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    AI could lead to job losses and exacerbate economic crises: IMF’s first deputy managing director Geeta Gopinath says

    Artificial intelligence (AI) could exacerbate economic crises and can lead to job losses during times of economic downturn, International Monetary Fund’s (IMF) Deputy Managing Director Geeta Gopinath said in her speech at the AI for Good Global Summit on May 30. Gopinath explained that previous waves of automation have shown that while companies continue to hold on to workers when flush with profits, “the extent to which automation could replace humans only becomes fully visible during or immediately after a downturn.”

    Gopinath gave the example of the Global Financial Crisis of the early 2000s. She mentioned that during that crisis, rather than rehiring workers after a slump many firms automated their operations—leading to the most severe “jobless recovery” ever seen in the US and Western Europe. She mentioned that AI could accentuate this dynamic, adding that an estimated 30% of jobs in advanced economies are at risk of being replaced by AI. The automation of these jobs by AI could lead to long-term unemployment because the workers being replaced would lack the requisite skills in an economy where AI is increasingly prevalent.

    Impact of AI-inclusion in the financial services industry:

    The financial services industry has heavily relied on algorithmic trading even prior to the recent AI boom. Gopinath said that the industry is rapidly replacing older models for algorithmic trading with more complex ones that can make decisions by themselves. “With its ability to harness vast amounts of information to make predictions, AI can help improve the allocation of resources and enhance financial inclusion,” Gopinath pointed out, highlighting how AI’s involvement in financial services could be a positive development in normal circumstances. 

    However, if there is an economic downturn in the future, AI could struggle to respond. This is because AI has been shown to perform poorly when faced with events that drastically differ from the data it has been trained on, which is what would happen when AI is met with patterns of unfamiliar job losses. As a result of this, the AI might become overly conservative and rebalance portfolios toward safe assets. “ The models’ decision to leave other assets will then be rewarded as their prices fall, and a self-confirming spiral of fire-sales and collapsing asset prices across different financial markets could ensue,” Gopinath explained, adding that the black box nature of AI could make such events particularly challenging.

    Demerits of AI involvement in supply chain management:

    The user-friendly nature of AI models could encourage companies to rely on AI for their production decisions. Again, like the financial services industry, this could provide benefits in normal circumstances but would be detrimental during a downturn. AI models trained on stale data could, “trigger a series of forecasting errors, creating more rapid swings in production and inventories” Gopinath said. This could, in turn, cause delays and shortages of critical supplies across the globe.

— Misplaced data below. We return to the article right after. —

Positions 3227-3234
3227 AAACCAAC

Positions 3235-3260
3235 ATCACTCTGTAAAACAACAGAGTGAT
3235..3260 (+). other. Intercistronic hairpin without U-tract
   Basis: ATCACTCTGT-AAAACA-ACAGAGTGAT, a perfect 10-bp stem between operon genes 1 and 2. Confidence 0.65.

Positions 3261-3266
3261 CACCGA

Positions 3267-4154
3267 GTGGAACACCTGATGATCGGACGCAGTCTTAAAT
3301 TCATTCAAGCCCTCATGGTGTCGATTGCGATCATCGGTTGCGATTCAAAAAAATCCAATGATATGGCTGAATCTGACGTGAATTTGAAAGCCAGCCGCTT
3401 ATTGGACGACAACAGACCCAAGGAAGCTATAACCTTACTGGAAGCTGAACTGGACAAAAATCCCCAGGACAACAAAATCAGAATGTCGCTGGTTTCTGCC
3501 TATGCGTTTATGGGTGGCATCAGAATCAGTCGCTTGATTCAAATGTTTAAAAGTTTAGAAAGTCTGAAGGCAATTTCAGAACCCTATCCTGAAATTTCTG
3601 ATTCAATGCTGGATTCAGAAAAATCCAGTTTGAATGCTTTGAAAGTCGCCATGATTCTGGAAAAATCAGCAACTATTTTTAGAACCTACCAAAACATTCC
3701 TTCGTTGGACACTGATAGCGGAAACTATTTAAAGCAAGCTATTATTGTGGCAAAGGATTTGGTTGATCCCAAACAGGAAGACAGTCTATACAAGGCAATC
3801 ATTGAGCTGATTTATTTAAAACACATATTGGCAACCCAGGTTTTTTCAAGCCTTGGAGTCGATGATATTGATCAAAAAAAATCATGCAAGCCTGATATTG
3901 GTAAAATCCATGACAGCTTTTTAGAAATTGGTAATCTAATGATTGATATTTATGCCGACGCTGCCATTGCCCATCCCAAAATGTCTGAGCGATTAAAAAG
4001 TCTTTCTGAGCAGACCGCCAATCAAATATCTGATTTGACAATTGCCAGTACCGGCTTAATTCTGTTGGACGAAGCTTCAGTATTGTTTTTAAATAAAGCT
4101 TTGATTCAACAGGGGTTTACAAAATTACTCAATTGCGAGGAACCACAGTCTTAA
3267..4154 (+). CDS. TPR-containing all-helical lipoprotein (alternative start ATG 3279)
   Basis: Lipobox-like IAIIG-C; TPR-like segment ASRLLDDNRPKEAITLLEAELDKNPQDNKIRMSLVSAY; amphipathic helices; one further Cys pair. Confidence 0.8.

How can these future threats be mitigated?

    Gopinath suggested the following measures to prevent an economic crisis—

    Preventing bias for automation in tax systems: She quoted research by the IMF and said that the tax systems of several countries—including Germany, the United States, and Hong Kong— tend to favor automation. This means that businesses end up getting a relative tax advantage for using software/hardware that substitutes labor compared to what they would get for using technologies that complement human labor. Gopinath said that while this could be justified in situations where the social returns from automation are sufficiently high, given the economic risks of automation, it is questionable whether the returns would be high enough. She emphasized that she isn’t suggesting a separate tax for AI, but rather asking countries to reconsider tax incentives that favor automation

    Helping workers cope with the impact of AI: She argued that there is a need for heavier investments in education and training, especially in emerging markets. As per the AI Preparedness Index, emerging markets and low-income countries are less prepared for the technological shift to AI than advanced economies. She mentioned that forthcoming research by the IMF shows that more generous provision of unemployment insurance can help workers adapt to job market changes. It could help curb automation-related wage declines by giving unemployed people more time to find work. 

    Needs for measures to lower potential financial risks: To mitigate these risks, the regulators would themselves need to be upskilled. “Disclosures by financial institutions and securities issuers may need to be strengthened, to provide visibility on how they use AI, on the source of their AI models, and on their circuit breakers to reduce herding and distress sales,” Gopinath explained. AI models involved in decision-making will also need to be stress-tested to deal with unexpected events. Such models would also need sufficient human oversight to prevent “cascading breakdowns”.

    Gopinath said policymakers should closely track how AI is developed and created. They need to create and analyze a wide range of potential scenarios on how AI might impact economies, which will require economic analysis of AI’s potential implications on things like employment, productivity, and financial stability.

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    The post AI could lead to job losses and exacerbate economic crises: IMF’s first deputy managing director Geeta Gopinath says appeared first on MEDIANAMA.

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